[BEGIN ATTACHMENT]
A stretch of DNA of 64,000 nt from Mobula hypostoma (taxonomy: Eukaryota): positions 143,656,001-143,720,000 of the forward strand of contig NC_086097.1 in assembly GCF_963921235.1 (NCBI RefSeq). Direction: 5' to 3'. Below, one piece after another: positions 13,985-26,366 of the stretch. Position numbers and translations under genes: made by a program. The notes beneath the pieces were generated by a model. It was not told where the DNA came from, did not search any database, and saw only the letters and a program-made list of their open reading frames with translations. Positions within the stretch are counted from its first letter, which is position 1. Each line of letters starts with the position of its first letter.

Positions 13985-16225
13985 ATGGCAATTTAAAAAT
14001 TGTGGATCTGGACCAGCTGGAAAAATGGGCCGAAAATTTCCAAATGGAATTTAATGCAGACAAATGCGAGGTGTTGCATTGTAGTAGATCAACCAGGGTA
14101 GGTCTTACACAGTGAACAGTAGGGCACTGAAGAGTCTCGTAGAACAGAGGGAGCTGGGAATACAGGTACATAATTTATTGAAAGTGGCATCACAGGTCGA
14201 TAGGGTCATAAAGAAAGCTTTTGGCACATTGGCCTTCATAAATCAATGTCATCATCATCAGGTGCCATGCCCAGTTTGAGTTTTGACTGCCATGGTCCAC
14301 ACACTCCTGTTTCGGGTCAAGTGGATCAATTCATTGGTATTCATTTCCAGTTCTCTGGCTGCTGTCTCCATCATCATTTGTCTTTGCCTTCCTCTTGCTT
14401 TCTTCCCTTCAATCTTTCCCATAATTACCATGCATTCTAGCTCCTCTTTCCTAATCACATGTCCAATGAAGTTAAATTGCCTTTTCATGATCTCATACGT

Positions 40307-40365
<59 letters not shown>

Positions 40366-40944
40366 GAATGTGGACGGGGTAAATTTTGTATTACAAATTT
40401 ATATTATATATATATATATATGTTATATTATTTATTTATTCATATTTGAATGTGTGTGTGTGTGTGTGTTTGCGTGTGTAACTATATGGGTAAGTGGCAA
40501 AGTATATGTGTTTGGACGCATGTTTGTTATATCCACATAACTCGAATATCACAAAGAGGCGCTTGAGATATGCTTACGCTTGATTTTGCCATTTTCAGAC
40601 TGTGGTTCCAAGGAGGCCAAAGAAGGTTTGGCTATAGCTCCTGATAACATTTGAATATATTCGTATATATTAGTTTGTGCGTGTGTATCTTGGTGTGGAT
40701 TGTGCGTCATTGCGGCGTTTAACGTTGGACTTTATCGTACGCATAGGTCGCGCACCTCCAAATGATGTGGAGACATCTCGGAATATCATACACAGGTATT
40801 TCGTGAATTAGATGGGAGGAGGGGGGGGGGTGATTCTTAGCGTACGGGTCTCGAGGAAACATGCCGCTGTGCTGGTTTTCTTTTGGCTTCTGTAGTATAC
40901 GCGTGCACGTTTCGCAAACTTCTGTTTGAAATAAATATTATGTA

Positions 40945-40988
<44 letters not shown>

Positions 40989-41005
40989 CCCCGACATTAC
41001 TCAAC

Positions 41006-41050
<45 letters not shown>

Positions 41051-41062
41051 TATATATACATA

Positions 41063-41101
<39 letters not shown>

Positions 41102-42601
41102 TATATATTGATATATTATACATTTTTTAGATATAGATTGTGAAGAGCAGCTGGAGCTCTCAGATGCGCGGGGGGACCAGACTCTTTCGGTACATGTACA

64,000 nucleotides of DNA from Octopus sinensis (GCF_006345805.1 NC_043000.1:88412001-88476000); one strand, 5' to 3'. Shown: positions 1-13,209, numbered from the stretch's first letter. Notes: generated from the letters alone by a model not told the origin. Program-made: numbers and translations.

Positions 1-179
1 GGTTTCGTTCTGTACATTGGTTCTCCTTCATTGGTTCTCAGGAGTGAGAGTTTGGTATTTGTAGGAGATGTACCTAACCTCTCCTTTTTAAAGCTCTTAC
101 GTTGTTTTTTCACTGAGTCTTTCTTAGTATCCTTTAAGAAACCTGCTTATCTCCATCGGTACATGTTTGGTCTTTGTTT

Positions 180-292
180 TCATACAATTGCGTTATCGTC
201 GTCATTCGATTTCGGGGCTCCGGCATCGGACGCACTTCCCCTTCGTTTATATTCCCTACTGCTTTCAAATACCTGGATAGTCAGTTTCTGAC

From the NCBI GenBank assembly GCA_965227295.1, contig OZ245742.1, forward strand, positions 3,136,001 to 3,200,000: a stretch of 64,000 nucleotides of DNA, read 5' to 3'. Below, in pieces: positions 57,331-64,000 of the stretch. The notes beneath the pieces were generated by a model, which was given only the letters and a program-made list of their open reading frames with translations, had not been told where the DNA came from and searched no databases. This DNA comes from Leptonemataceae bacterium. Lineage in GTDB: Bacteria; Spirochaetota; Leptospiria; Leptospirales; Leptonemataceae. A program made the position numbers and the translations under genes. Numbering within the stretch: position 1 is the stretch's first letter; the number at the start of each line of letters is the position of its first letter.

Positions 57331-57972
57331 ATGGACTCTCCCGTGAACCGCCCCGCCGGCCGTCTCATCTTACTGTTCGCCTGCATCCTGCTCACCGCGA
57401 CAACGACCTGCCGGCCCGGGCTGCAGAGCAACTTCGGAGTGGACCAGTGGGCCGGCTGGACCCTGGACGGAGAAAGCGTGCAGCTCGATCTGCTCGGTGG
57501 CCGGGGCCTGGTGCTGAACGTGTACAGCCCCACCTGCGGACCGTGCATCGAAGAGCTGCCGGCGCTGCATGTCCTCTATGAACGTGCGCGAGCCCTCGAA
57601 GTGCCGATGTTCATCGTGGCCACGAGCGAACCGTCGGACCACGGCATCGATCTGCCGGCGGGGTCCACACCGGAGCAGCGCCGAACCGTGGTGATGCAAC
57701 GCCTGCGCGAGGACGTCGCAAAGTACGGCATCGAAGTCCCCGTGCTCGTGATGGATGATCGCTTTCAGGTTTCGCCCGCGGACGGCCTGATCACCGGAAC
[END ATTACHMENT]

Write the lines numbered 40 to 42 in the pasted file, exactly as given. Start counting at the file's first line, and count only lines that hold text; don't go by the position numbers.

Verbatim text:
Positions 57331-57972
57331 ATGGACTCTCCCGTGAACCGCCCCGCCGGCCGTCTCATCTTACTGTTCGCCTGCATCCTGCTCACCGCGA
57401 CAACGACCTGCCGGCCCGGGCTGCAGAGCAACTTCGGAGTGGACCAGTGGGCCGGCTGGACCCTGGACGGAGAAAGCGTGCAGCTCGATCTGCTCGGTGG